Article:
[Former Rule 43(g)] is intended to reinforce Rule 403 of the Arizona Rules of Evidence which gives the court discretion to exclude relevant evidence which represents ... “needless presentation of cumulative evidence.” By use of the word “shall” in [former Rule 43(g)] it is the intent of the Committee to strongly urge trial judges to exclude testimony from independent experts on both sides which is cumulative except in those circumstances where the cause of justice requires.
There is no intent to preclude witnesses who in addition to their opinion testimony are factual witnesses. Under [former Rule 43(g)], however, the court would exclude an independent expert witness whose opinion would simply duplicate that of the factual expert witness, except for good cause shown.
This amendment to Rule 26(b)(4) in combination with [former Rule 43(g)] and [Rules 16(d)(5) and 16(e)(4) (formerly Rule 16(c)(3))] is intended to discourage the unnecessary retention of multiple independent expert witnesses and the discovery costs associated with listing multiple cumulative independent experts as witnesses. The Committee does not intend any change in the present rule regarding specially retained experts.
STATE BAR COMMITTEE NOTE
2000 Amendments to Rule 26(b) and (c)
As part of the effort to consolidate formerly separate sets of procedural rules into either the Arizona Rules of Civil Procedure or the Rules of the Arizona Supreme Court, the Uniform Rules of Practice of the Superior Court were effectively transferred to one or the other of those existing sets of Rules. The provisions of former Rule V(a) of the Uniform Rules of Practice of the Superior Court, which required the filing, in certain counties, of a list of witnesses and exhibits as a predicate for submitting a Motion to Set and Certificate of Readiness, however, were not retained in that process. The Committee was of the view that this requirement had been rendered obsolete by the provisions of Rule 26.1, which requires the voluntary and seasonable disclosure of, inter alia, the identities of trial witnesses and exhibits. This necessitated the amendment of Rule 26(b)(5) to eliminate the former reference to Rule V(a) and to substitute in its place a reference to new Rule 38.1(b)(2) of the Arizona Rules of Civil Procedure.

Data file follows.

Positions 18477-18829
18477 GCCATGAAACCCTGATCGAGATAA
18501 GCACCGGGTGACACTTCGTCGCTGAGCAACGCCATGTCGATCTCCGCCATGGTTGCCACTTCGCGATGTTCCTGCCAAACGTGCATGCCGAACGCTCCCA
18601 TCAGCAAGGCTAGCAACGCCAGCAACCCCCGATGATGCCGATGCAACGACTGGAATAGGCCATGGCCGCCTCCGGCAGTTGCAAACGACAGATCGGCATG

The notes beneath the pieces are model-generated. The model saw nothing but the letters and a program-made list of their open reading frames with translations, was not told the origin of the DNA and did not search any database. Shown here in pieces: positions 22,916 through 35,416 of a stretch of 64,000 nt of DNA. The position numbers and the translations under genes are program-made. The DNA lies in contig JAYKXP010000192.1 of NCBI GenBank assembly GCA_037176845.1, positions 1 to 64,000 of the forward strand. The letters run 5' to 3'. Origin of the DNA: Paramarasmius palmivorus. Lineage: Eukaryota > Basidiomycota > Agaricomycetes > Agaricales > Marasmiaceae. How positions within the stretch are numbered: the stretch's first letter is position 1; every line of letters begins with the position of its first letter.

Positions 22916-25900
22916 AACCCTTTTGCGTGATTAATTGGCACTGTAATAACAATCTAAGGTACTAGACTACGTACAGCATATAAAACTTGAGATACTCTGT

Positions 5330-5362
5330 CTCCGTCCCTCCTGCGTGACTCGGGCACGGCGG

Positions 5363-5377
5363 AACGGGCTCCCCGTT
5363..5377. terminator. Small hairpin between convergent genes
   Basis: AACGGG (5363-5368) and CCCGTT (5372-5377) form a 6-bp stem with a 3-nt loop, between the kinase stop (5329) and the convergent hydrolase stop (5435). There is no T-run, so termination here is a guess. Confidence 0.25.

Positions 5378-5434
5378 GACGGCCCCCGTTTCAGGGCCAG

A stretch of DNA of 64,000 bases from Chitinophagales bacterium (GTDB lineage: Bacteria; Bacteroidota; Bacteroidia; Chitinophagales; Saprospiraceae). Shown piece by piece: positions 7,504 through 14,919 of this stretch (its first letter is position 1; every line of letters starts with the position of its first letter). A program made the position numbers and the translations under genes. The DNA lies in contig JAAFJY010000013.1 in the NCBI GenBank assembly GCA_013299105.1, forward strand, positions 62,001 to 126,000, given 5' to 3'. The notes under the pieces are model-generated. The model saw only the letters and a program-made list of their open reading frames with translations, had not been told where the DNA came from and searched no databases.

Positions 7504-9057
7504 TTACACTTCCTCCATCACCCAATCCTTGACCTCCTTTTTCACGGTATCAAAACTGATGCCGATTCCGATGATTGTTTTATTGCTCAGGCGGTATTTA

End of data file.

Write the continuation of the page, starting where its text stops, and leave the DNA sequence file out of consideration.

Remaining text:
Rule 26(b)(4) was amended to incorporate, as a new separate paragraph, the provisions of former Rule 1(D)(4) of the Uniform Rules of Practice for Medical Malpractice Cases. The Comment to that former Rule had observed that, if a medical malpractice case involved issues of nursing care, anesthesia, and general surgery, the plaintiff should be entitled to three standard-of- care experts and, similarly, if the hospital employed the nurse, anesthesiologist and surgeon and was the sole defendant, it would also be entitled to three standard-of-care experts. The addition of the phrase “except upon a showing of good cause” merely incorporates the standards of former Rule 43(g), which addressed the same subject and was abrogated as unnecessary. Finally, the provisions of Rule 26(e) were amended to reflect prior amendments to Rules 26.1 and 37 which require the disclosure of such information by no later than sixty (60) days prior to trial, without leave of court.
2002 Amendment to Rule 26(c)
The amendment to Rule 26(c) does not limit the discretion of trial judges to issue confidentiality orders in the appropriate case. Trial judges should look to federal case law to determine what factors, including the three listed in the rule, should be weighed in deciding whether to grant or modify a confidentiality order where parties contest the need for such an order. Trial judges also should look to federal case law to determine whether to permit nonparties to intervene and obtain access to information protected by such orders.
16 A. R. S. Rules Civ. Proc., Rule 26, AZ ST RCP Rule 26
Current with amendments received through 11/1/17